The approach to Budleigh Salterton is another of those strange places – You can stand on the coast path and see the sea front just 50 feet or so ahead of you but still have to walk another couple of miles to reach it because of the River Otter that gets in the way. I duly detoured a mile inland to cross the river, and then detoured back out to the coast again on the other side of the river ๐Ÿ™‚ !

Approaching Budleigh Salterton
The long detour inland

I reached the seafront just as rain began to fall; it had been threatening for a while! It was however, conveniently timed as it was lunch time. I found a seafront kiosk with a nice overhanging roof and sat on the ground eating a pasty with a welcome cup of tea – I know it was not Cornwall, but Devon do pasties as well ๐Ÿ™‚ ! By the time I had eaten my lunch, the rain had stopped ๐Ÿ™‚ !

Budleigh Salterton
Budleigh Salterton Beach in the rain
After the Storm
The passing storm at Budleigh Salterton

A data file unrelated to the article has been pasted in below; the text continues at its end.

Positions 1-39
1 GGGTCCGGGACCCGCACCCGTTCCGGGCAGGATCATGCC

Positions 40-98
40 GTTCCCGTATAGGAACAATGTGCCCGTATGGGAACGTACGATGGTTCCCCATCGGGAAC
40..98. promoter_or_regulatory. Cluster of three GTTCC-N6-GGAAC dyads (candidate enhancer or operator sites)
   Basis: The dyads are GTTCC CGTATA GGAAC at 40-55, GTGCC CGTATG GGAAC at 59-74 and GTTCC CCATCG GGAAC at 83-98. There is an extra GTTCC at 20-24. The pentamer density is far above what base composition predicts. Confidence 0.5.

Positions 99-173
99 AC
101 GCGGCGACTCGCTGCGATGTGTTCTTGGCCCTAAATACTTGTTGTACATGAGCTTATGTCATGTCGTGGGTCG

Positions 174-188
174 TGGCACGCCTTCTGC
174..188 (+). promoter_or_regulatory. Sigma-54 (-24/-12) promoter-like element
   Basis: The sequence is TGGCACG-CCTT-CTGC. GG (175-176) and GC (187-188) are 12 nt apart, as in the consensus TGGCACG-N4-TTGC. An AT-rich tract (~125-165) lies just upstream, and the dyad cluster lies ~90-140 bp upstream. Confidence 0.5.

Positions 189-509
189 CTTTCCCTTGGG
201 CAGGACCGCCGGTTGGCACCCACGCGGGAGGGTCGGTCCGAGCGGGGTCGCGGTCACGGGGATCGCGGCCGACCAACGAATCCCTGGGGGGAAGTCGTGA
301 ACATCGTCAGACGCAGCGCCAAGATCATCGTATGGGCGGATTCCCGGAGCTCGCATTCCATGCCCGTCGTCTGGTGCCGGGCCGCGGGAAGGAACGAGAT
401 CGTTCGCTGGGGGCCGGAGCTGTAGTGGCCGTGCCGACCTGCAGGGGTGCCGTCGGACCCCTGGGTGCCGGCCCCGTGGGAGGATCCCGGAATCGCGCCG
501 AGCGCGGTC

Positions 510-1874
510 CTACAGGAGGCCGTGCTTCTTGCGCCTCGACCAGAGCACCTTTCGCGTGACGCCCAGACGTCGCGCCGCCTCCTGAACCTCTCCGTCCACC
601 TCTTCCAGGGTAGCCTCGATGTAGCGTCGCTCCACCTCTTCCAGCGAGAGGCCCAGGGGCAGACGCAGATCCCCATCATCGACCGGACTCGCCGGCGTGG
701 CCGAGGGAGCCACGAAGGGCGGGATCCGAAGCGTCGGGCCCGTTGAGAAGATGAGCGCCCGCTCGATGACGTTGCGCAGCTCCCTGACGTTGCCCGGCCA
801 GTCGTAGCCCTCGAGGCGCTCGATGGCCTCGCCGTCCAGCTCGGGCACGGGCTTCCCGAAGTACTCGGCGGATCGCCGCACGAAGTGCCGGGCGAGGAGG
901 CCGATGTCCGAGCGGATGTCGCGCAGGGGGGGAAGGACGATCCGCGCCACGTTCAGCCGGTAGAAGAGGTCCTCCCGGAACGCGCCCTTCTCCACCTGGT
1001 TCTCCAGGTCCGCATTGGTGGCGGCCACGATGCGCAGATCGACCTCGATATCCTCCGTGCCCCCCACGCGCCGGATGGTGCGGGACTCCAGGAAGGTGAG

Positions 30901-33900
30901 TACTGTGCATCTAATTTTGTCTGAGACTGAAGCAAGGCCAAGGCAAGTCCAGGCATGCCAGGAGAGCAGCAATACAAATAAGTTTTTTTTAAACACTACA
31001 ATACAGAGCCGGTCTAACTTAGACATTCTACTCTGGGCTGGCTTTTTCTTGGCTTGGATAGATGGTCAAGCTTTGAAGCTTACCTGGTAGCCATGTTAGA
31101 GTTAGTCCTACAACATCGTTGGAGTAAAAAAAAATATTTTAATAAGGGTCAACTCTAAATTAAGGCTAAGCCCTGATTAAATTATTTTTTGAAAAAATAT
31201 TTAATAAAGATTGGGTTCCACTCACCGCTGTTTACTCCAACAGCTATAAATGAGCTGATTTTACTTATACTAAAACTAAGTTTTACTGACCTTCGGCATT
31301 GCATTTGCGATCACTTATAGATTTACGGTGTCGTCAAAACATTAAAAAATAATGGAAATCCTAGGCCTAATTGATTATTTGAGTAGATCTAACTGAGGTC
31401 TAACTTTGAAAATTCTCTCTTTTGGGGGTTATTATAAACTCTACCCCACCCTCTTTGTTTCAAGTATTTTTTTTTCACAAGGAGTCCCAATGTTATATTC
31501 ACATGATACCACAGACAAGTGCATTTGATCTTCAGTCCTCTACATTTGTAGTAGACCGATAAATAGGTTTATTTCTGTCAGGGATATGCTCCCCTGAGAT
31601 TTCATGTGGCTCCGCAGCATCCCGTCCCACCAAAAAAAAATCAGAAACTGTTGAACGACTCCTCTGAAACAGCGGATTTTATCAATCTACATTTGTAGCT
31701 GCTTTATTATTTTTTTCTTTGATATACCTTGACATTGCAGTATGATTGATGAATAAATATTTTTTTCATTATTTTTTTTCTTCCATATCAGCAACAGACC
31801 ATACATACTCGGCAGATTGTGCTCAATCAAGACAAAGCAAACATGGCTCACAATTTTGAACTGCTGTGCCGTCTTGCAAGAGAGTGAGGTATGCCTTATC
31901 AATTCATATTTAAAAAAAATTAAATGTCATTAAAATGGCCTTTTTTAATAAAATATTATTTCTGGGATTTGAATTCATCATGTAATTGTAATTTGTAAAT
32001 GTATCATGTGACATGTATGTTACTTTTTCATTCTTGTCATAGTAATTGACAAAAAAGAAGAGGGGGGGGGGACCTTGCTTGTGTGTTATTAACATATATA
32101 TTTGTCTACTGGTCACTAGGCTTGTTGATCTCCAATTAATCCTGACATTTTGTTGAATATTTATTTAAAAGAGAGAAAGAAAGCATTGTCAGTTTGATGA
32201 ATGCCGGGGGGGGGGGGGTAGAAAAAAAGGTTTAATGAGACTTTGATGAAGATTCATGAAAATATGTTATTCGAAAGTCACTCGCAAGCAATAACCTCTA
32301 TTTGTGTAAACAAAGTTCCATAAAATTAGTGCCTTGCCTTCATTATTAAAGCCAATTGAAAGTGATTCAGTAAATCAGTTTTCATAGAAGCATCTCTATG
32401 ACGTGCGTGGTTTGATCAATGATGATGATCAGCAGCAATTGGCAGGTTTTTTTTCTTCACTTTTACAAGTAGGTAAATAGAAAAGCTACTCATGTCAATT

I love Budleigh Salterton sea front! The pebbles are amazing, with so many different colours, textures and tones – I often think that a picture of these pebbles would make a great canvas print for the wall at home! An information board explained how this beach came about.

Multi-coloured Pebbles
Pebbles – on Budleigh Salterton Beach
Budleigh Salterton
Pebbles with personality!

Naturally, the pebbles can be used for artistic purposes too :)!

Art on the Beach
Artistry on the beach

Before long, I reached what I call the business end of the beach, with fishing boats and other paraphernalia strewn among the pebbles. There would of course have been much more of this in past generations. I wondered if any of my ancestors had ever been involved in fishing from this beach. It doesn’t feel as if I have the sea in my blood……and it is certainly not in my stomach!

Budleigh Salterton
Boats on Budleigh Beach
The Business End of the Beach
The business end of the beach

All too soon it was time to leave Budleigh behind and I climbed out of the bay, taking a last look back before losing it altogether. I promised myself that I would return soon and spend more time exploring, and maybe to see if any relations still live there. I do remember visiting with my parents when I was a child but whether we met up with anyone or not, I can’t recall.

Budleigh Salterton
Looking back at Budleigh Salterton

The red cliffs continued to follow me as I walked on westwards – it is amazing just how red this stone and soil is, contrasting starkly with the green of the foliage and the blue of the sea and sky! This is a colourful coast!

Red, Green and Blue